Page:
That Lockheed Martin could be working in the shadows to sour the Rafale deal for India so that it could move in with its own deal was validated when Vivek Lall, Lockheed Martin’s high-profile head of strategy and India operations, said that the company was in the process of finalising the sale of 200 fighters to India.
During the UPA regime, the government had signed an MoU for 126 Rafale fighter jets to replenish a major shortcoming in air defence preparedness because the Indian Air Force did not have quality fighter jets. When the NDA government led by Prime Minister Narendra Modi came to power, this deal was revised and an inter-government deal was struck to receive 36 fully-loaded Rafale jets. The controversy now raging in India is related to the pricing for the fighters negotiated by the NDA.
In December when the Rafale case came before the Supreme Court, Chief Justice Ranjan Gogoi observed that processes were generally followed over the procurement. He also noted that the controversy had been triggered by comments by former French President Francois Hollande over the selection of the offset partner and that mere comments could not form the basis for a probe.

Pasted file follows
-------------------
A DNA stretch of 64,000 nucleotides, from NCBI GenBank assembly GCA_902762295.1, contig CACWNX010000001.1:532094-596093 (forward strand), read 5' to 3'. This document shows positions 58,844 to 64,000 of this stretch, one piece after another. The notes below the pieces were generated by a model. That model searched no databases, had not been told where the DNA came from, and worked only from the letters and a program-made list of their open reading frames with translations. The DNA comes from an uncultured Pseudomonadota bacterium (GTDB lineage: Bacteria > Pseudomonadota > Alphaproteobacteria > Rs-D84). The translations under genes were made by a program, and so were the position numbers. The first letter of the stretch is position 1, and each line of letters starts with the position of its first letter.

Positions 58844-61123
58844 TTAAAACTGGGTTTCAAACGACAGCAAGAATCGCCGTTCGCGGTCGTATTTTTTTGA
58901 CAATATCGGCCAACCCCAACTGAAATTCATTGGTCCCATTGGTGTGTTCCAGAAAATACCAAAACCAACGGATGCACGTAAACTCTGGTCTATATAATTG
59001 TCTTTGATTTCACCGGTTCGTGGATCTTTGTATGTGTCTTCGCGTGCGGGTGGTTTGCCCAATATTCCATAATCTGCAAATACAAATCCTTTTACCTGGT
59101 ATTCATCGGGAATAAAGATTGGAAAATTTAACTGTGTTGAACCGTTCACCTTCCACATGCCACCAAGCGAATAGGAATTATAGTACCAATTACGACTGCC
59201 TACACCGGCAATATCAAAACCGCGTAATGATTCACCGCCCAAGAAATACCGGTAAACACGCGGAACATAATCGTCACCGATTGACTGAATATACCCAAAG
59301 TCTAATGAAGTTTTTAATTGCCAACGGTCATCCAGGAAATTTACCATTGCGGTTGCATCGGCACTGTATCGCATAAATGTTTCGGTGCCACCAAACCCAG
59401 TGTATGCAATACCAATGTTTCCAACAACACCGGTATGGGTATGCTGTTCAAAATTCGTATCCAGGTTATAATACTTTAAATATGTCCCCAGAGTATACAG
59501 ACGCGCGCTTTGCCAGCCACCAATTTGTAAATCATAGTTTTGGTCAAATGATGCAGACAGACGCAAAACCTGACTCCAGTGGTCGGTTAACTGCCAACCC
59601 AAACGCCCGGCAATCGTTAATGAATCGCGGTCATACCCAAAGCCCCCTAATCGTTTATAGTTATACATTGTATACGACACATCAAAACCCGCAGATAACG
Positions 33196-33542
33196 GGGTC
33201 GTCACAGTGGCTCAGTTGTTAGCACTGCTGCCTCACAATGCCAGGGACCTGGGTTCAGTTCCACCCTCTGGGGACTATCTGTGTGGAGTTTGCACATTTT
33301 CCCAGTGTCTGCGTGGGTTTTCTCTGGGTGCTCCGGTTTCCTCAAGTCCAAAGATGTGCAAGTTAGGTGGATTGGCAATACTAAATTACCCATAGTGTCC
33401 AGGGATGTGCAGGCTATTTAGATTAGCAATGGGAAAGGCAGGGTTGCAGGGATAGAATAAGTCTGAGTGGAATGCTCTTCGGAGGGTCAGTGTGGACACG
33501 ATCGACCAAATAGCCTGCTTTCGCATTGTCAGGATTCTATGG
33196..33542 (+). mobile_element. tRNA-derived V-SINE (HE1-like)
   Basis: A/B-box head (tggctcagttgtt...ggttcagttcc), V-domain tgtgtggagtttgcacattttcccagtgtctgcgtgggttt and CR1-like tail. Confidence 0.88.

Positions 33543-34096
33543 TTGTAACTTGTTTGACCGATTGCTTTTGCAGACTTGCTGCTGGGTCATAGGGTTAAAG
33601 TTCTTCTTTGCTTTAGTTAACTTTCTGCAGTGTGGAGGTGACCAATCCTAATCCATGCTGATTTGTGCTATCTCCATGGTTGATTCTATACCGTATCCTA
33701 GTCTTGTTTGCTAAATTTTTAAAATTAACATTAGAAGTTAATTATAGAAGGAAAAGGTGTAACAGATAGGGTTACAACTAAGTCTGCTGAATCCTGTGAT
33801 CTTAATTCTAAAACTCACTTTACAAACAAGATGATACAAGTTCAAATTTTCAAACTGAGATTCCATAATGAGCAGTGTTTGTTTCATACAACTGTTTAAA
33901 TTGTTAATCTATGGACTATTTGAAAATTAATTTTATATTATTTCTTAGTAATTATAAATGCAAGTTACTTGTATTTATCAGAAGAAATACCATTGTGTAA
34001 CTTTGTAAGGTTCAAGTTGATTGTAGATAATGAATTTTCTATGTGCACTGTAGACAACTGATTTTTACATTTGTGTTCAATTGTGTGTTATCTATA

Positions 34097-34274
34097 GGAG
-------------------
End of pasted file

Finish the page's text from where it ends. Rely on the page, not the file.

However, this has not prevented the Rafale purchase controversy from becoming a high-octane political battle between the Congress party and the Bharatiya Janata Party (BJP).
Repeatedly over the past few months and more stridently now in the lead-up to the Lok Sabha elections, Congress President Rahul Gandhi has led a no-holds barred attack on the government and the Prime Minister specifically on the issue. From the earlier public disinterest on the controversy, it is now now getting some traction — the Congress party believes this could be possible because it has relentlessly raised the matter at all public forums.
Bringing up the case of the state-owned Hindustan Aeronautics Ltd (HAL) was said to be part of the orhestrated plan to present the case of the American companies while also appearing nationalistic. In the government’s estimate, HAL’s record is abysmal and it cannot be given a big responsibility like building fighter jets — more so in the light of the safety record of MiG fighters purchased from Russia and made under licence from HAL.